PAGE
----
This discussion got me thinking. When Jesus died on the cross... did God die? Or did Jesus' human nature die and His divine nature live on? If He died, and if He holds the universe together, how come the universe didn't explode? Are Bill Hamilton and Friedrich Nietszche, in a twisted sense that they never intended, correct? As I considered it, I realized that the real question is what you mean when you say "dead." (And no, I'm not going all "meaning of the word is is" on you.) People who don't believe in an afterlife think "dead" means "no longer existing." Those who believe in an afterlife think "dead" means "no longer existing in physical form on the Earth." When Jesus died on the Cross, I agree totally that He no longer existed in physical form on the Earth (His body was still there, of course, but it was inert). But I do not agree that for three days Jesus did not exist. I believe that every human being exists eternally somewhere.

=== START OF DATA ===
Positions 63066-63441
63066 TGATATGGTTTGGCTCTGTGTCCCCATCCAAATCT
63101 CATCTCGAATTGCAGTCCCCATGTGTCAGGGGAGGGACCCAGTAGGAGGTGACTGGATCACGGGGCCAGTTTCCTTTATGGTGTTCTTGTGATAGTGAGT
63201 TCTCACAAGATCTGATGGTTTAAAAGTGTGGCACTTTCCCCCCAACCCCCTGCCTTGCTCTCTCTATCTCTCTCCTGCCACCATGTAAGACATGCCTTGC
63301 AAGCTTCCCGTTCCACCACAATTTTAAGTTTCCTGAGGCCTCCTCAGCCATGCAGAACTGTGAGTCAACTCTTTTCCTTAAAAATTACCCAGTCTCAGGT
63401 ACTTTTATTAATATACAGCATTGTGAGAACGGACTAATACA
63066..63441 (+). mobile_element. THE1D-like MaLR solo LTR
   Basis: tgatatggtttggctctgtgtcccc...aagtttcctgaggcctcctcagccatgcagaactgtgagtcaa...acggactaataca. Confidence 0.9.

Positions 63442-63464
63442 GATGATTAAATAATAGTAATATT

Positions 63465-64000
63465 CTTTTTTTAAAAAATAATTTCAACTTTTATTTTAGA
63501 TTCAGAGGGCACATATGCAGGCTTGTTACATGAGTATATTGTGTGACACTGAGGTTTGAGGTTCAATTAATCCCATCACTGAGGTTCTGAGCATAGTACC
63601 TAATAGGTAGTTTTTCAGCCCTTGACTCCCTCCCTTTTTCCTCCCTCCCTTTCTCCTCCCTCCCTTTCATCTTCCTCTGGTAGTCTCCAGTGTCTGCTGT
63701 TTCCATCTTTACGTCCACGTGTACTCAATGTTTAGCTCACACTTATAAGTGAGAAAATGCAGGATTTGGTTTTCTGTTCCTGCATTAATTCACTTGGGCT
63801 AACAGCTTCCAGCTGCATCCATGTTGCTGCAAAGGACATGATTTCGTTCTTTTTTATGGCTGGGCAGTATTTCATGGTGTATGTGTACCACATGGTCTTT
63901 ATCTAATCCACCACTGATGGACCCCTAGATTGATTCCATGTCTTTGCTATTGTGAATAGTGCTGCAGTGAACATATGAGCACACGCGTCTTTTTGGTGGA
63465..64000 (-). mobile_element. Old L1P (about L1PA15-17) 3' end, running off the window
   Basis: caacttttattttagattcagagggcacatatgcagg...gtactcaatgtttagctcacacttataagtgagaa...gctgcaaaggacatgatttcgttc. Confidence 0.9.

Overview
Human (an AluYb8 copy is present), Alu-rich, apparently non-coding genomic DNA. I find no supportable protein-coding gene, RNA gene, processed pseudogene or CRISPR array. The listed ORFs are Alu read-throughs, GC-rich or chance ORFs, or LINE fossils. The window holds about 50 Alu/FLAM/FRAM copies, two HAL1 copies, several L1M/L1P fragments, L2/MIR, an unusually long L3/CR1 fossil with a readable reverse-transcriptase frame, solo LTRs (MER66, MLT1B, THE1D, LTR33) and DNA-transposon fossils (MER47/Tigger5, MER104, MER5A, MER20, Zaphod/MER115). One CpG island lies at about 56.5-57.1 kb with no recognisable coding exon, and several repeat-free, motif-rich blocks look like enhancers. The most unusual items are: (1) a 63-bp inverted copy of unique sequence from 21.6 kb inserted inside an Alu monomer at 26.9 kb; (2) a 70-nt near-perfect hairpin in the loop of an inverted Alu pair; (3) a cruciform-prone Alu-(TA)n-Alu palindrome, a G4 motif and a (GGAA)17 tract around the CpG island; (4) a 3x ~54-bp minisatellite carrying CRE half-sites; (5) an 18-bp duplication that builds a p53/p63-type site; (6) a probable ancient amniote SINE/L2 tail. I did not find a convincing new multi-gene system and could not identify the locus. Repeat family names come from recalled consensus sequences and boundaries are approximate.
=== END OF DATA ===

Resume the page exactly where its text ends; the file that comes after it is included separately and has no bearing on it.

When Nietszche and Hamilton said "God is dead," though, I think they meant something different... they basically meant that the concept of a "god" had been outmoded and was no longer necessary. They weren't talking about a personality at all; they were talking about a philosophical vantage point.
I guess that leaves the question open about the whole universe not exploding thing. Did Jesus somehow, in His divinity, still hold everything together, even though He was dead and preaching to "spirits in prison" (commonly understood to mean that He was in some afterlife holding area called "Paradise.") Or maybe, as some theologians have speculated, maybe Jesus handed the keys to the apartment to God the Father for a few days... "Hey, Dad, I'll be away for the weekend... can you water the plants and feed the parakeet please?" ...and the Father held it all together. This strikes me as something of a fruitless question. The universe still exists, right? What difference does it make if God the Father held it together, or God the Son? SOMEBODY did, and so I'm here and the world is not a disintegrated cloud of dust floating in oblivion somewhere.